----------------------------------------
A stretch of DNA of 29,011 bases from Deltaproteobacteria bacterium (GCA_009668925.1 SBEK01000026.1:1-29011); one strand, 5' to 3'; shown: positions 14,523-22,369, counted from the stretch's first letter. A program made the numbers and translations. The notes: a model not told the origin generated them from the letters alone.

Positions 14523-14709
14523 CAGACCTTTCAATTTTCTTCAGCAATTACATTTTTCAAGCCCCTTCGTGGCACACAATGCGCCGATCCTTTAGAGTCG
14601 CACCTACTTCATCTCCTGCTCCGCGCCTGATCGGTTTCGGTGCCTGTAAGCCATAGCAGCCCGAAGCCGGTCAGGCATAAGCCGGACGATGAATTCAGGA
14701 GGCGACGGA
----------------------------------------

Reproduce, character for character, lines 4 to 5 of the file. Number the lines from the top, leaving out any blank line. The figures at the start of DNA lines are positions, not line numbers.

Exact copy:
14601 CACCTACTTCATCTCCTGCTCCGCGCCTGATCGGTTTCGGTGCCTGTAAGCCATAGCAGCCCGAAGCCGGTCAGGCATAAGCCGGACGATGAATTCAGGA
14701 GGCGACGGA